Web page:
Things As They Are: Photojournalism in Context Since 1955 Christian Caujolle
Just so as not to be all theoretical and dry, here is one picture book I love. I am very much into vintage magazines and vintage layouts and since I got this from Dashwood Books in New York, it is my bible. It is a paperback edition and presents the story of photojournalism over 50 years, from 1955 until today. Photojournalism in magazines used to be very well designed, very inspiring. And for those who can’t stand the picture it has quite impressive stories in there – though I honestly try to focus on the layout because some stories are too much for me.
The Rise of the Creative Class: And How It’s Transforming Work, Leisure, Community and Everyday Life Richard Florida
The first time I heard about Richard Florida was at Trendtag in Hamburg in 2008. His speech was called “Who is your city?” He mentioned that the importance of geographic location will not disappear in an increasing globalised world, but where we live is more important. Places affect our social and professional opportunities enormously, they determine our chances to live a happy and fulfilling life. So if you ever dream of living in solitude and being super creative he will teach you otherwise. Major ideas thrive when creative minds come together. He distinguishes the creative class into two categories. The “Creative Professionals” are people who work in knowledge occupations. These are employees in healthcare, finance, and education. Among the “Super Creatives” I understand scientists, researchers, engineers, artists, designers, writers and musicians. He defines this class as those whose economic function is to create new ideas, new technology, and new creative content. In general this group shares common characteristics, such as creativity, individuality, diversity, and merit. The author estimates that this group has 38 million members, constitutes more than 30 percent of the US workforce, and profoundly influences work and lifestyle issues. The purpose of this book is to examine how and why we value creativity more highly than ever and cultivate it more intensely.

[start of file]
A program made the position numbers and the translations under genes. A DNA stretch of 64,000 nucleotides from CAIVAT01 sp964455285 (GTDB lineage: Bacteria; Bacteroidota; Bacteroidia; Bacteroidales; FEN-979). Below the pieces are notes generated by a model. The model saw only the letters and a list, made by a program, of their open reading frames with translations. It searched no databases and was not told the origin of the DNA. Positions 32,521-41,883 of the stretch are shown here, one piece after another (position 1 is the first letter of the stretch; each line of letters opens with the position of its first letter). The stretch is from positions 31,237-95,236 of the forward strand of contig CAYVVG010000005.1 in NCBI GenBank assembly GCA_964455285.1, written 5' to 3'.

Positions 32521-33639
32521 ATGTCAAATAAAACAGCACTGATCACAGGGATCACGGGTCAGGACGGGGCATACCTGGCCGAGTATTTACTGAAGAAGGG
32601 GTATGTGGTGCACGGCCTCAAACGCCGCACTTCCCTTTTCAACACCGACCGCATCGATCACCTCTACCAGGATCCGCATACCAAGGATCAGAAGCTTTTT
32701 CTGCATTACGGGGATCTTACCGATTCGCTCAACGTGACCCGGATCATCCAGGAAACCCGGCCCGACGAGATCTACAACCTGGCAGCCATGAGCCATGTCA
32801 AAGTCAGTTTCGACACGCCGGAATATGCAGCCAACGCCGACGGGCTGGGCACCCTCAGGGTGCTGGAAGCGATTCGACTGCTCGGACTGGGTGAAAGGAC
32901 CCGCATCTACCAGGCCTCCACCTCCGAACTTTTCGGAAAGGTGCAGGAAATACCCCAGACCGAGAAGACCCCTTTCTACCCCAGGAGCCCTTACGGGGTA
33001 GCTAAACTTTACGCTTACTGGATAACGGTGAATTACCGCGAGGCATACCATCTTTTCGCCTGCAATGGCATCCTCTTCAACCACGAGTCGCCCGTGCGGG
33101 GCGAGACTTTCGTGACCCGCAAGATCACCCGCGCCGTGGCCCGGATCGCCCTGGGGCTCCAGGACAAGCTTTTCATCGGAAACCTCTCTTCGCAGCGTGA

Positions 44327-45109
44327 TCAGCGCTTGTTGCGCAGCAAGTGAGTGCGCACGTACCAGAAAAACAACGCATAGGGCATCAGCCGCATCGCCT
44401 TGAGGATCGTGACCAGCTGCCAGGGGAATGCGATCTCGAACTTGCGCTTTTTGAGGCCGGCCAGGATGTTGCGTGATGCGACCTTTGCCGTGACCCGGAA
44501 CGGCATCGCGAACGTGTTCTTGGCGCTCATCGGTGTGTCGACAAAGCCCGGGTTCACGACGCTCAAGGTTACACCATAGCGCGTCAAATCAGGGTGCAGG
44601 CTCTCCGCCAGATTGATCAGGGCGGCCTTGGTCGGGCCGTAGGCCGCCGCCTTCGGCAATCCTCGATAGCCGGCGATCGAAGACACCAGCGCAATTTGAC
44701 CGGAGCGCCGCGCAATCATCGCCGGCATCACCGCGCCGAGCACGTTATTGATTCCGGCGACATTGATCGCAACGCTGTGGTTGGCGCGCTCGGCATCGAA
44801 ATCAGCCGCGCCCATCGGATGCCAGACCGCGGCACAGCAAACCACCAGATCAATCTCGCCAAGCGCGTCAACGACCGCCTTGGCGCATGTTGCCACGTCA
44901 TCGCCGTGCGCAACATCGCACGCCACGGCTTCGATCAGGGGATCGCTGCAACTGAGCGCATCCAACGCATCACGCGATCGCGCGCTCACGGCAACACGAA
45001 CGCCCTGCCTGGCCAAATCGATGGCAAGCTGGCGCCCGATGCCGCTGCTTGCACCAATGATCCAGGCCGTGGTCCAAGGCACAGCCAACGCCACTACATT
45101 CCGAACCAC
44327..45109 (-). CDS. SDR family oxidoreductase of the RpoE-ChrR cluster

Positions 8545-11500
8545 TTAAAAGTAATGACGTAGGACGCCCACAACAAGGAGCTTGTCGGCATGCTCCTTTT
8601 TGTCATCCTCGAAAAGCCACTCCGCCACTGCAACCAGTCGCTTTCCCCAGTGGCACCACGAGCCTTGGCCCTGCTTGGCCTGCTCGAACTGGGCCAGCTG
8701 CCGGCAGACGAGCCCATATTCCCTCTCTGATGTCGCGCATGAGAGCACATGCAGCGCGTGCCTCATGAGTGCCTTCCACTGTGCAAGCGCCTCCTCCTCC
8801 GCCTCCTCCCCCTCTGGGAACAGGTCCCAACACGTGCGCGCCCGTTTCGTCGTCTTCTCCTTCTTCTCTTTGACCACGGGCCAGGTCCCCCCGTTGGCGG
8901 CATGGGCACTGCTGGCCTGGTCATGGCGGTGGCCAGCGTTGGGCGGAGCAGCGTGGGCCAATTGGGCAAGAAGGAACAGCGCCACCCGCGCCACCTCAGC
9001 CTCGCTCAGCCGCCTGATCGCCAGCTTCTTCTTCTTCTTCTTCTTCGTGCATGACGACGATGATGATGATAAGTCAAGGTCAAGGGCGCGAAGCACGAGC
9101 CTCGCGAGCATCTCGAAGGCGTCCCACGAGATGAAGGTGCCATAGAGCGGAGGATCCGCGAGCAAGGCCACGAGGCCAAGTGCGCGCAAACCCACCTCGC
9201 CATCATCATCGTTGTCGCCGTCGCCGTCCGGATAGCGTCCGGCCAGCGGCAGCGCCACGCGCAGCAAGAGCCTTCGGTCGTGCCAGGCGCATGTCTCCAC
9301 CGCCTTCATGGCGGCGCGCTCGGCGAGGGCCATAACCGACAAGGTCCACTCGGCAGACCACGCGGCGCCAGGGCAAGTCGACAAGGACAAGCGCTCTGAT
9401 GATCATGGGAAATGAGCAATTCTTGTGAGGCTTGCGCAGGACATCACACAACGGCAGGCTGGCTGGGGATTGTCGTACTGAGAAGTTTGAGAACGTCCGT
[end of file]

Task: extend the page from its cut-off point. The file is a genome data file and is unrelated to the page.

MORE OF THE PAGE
- Brooklyn-based Jyan Ku’s naive pastel works are oddly charming
- Jules de Balincourt’s vivid paintings of public spaces play with reality
- Harry Israelson photographs a renaissance fair in sunny California
- Pentagram’s Domenic Lippa designs the inaugural issue of YES & NO Magazine
- Introducing graphic designer Moonsick Gang
- “Non-league football is our punk rock” – Alex Brown’s work for Eastbourne Town FC
- Animator and director James Curran’s amusing 30-day Gifathon project in Tokyo
- Photographer Sophie Mayanne’s new personal project celebrates imperfection (NSFW)
- Animator Saiman Chow’s trippy idents for Adult Swim’s Rick and Morty
- The daily grind: Louis Quail’s photographs of fascinatingly mundane offices
- "Before I was a graphic designer I had nearly no idea what one was": meet Austin Redman
- Matthew Raw: the east London artist making clay great again